Brittney Griner Trial Continues in Russia, Focusing on WNBA Star's Medical Use of Cannabis

KHIMKI, Russia (AP) — American basketball star Brittney Griner’s drug trial in a Russian court Tuesday focused on testimony that cannabis, while illegal in Russia, is considered to have a legitimate medicinal use.

Griner has acknowledged that she was carrying vaporizer bottles containing cannabis oil when she was arrested in February at a Moscow airport, but maintains that she had no criminal intent and that the bottles inadvertently ended up in her luggage because she packed them hastily.

“We’re not arguing that Brittney took it here as medicine. We keep saying that she unintentionally brought him here because he was in a hurry,” defense attorney Alexander Boykov said after the session in which a Russian neuropsychologist testified about the worldwide use of medical cannabis.

“The Russian public needs to know, and the Russian court first and foremost needs to know, that it was not used for recreational purposes in the United States. It was prescribed by a doctor,” he said.

Griner, a two-time Olympic gold medalist who plays for the WNBA’s Phoenix Mercury, faces up to 10 years in prison if convicted. Medical testimony and Griner’s admission that she had the canisters is intended to bring her a light sentence.

“We have a lot of mitigating factors. So we hope that the court will take it into consideration. And the courts in Russia, in fact, have a very wide discretion regarding sentencing,” said Maria Blagovolina, another of Griner’s lawyers.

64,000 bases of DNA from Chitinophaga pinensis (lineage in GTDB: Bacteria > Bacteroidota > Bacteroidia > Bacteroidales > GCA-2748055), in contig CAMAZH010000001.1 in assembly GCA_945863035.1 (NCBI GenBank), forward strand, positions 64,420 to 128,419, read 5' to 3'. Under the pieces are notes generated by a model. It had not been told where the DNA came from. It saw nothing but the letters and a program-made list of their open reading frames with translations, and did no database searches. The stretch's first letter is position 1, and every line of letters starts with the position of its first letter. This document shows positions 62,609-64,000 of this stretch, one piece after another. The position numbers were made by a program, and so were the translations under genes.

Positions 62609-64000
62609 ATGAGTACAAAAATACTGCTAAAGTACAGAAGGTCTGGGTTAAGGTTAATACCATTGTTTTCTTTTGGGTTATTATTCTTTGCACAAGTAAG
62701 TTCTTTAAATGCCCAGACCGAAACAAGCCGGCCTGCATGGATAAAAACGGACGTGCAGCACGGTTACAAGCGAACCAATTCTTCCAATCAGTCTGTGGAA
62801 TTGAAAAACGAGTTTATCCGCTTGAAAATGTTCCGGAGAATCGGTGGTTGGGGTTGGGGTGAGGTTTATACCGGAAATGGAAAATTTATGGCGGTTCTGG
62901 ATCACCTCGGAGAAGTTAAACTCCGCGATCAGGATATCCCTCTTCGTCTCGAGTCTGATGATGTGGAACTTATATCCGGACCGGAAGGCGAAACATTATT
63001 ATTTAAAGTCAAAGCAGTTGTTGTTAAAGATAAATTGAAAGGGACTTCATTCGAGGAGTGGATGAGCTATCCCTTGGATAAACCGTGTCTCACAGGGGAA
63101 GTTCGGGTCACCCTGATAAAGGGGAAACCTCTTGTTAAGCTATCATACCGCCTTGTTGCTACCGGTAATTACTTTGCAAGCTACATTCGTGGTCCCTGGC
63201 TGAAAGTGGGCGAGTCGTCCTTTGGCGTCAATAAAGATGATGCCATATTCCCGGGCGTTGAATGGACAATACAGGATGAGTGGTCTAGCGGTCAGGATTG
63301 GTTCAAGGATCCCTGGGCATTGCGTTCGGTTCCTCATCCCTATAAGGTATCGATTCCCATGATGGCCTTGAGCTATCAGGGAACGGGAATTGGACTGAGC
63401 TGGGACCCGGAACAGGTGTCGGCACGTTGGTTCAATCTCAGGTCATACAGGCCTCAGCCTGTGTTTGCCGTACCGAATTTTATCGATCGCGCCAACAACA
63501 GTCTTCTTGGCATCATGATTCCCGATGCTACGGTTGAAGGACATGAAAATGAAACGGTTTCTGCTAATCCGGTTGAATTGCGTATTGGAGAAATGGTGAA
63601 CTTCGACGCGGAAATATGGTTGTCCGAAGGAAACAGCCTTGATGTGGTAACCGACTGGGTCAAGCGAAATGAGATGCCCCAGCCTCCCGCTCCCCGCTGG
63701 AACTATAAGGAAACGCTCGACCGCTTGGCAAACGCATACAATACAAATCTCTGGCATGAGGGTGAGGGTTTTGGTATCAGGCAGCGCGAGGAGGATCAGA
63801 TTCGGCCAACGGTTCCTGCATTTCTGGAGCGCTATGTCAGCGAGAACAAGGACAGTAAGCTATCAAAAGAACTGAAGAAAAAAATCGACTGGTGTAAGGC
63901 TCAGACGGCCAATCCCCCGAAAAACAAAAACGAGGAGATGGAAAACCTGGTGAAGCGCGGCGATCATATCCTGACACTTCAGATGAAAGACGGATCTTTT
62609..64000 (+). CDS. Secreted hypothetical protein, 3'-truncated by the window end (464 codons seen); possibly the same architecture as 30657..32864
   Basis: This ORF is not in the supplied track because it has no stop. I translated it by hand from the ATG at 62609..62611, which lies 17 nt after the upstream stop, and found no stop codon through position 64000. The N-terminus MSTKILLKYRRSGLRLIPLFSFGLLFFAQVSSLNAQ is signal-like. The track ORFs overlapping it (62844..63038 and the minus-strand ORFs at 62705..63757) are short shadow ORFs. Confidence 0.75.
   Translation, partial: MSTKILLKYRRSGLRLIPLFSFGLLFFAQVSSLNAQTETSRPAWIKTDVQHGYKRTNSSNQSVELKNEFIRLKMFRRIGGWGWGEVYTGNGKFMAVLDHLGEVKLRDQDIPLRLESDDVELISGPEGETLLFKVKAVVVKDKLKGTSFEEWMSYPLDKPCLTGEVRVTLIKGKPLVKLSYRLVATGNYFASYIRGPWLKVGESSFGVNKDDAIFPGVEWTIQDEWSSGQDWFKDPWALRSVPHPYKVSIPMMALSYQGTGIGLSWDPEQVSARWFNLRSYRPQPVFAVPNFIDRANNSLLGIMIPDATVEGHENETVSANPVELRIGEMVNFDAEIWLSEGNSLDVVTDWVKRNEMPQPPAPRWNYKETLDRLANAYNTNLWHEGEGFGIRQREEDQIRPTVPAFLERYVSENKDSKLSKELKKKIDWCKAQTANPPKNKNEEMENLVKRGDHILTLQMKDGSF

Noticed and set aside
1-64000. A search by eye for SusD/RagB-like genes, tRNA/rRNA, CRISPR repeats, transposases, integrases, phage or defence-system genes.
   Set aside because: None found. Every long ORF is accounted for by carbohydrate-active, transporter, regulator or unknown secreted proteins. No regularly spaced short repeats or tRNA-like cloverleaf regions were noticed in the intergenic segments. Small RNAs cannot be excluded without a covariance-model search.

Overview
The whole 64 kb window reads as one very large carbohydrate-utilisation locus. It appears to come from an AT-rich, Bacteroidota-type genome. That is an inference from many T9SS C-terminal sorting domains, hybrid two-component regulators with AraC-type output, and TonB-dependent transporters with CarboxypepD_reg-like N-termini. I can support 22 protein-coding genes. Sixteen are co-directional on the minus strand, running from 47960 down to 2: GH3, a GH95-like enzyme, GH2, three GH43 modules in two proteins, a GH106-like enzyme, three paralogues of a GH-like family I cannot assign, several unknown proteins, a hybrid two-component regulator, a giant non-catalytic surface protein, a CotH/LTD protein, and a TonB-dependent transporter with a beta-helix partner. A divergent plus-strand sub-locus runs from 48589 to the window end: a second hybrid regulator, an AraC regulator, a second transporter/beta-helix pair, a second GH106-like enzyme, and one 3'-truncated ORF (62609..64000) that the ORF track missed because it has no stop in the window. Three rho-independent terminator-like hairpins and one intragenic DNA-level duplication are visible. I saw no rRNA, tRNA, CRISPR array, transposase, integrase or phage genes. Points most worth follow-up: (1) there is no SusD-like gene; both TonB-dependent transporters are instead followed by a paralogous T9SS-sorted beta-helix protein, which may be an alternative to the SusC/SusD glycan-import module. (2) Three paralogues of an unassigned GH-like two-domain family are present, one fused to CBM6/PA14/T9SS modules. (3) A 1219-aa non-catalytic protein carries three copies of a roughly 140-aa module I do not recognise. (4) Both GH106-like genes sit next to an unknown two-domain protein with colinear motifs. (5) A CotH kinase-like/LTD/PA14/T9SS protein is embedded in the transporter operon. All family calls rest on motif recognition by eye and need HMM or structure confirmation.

The two-time Olympic gold medalist and Phoenix Mercury standout’s trial began on July 1, but only five sessions took place, some lasting just an hour.

Griner’s slow trial and five-month detention have drawn sharp criticism from her teammates and supporters in the United States, which formally declared her “wrongly detained,” a designation Russian authorities flatly rejected.

Elizabeth Rood, charge d’affaires of the US Embassy, ​​attended Tuesday’s court session. Griner “confirms that he is doing well and as well as can be expected under the circumstances,” she told reporters.

Griner was arrested in February amid heightened tensions between the United States and Moscow before Russia sent troops to Ukraine later that month. Some supporters maintain that she is being held in Russia as a pawn, possibly for a prisoner swap. US soccer standout Megan Rapinoe said last week that she “is being held as a political prisoner, obviously.”

Last week, the Russian Foreign Ministry lashed out at the US claim that Griner is being unfairly detained, saying Russian laws must be respected.

“If an American citizen was taken in connection with the fact that she was smuggling drugs, and she does not deny it, then this should be in accordance with our local Russian laws, and not those adopted in San Francisco, New York and Washington. ”, spokeswoman Maria Zakharova said.

“If drugs are legalized in the United States, in various states, and this is done for a long time and now the whole country will become addicted to drugs, that does not mean that all other countries are following the same path.” she added.

Russian media have speculated that Griner could be swapped for prominent Russian arms dealer Viktor Bout, who is jailed in the United States, and that Paul Whelan, an American jailed in Russia for espionage, could also figure in a swap.

US officials have not commented on the prospects for such a trade. Russian officials have said no trade could be discussed until the legal process against Griner is concluded. It’s unclear how long the trial will last, but a court has authorized Griner’s detention until Dec. 20.

Earlier sessions of the trial included character witness testimony from the manager and captain of the Russian team Griner played for in the off-season, along with written testimony that included a letter from the doctor saying he had authorized her to use cannabis for pain treatment.

Source link

Leave a Reply

Your email address will not be published.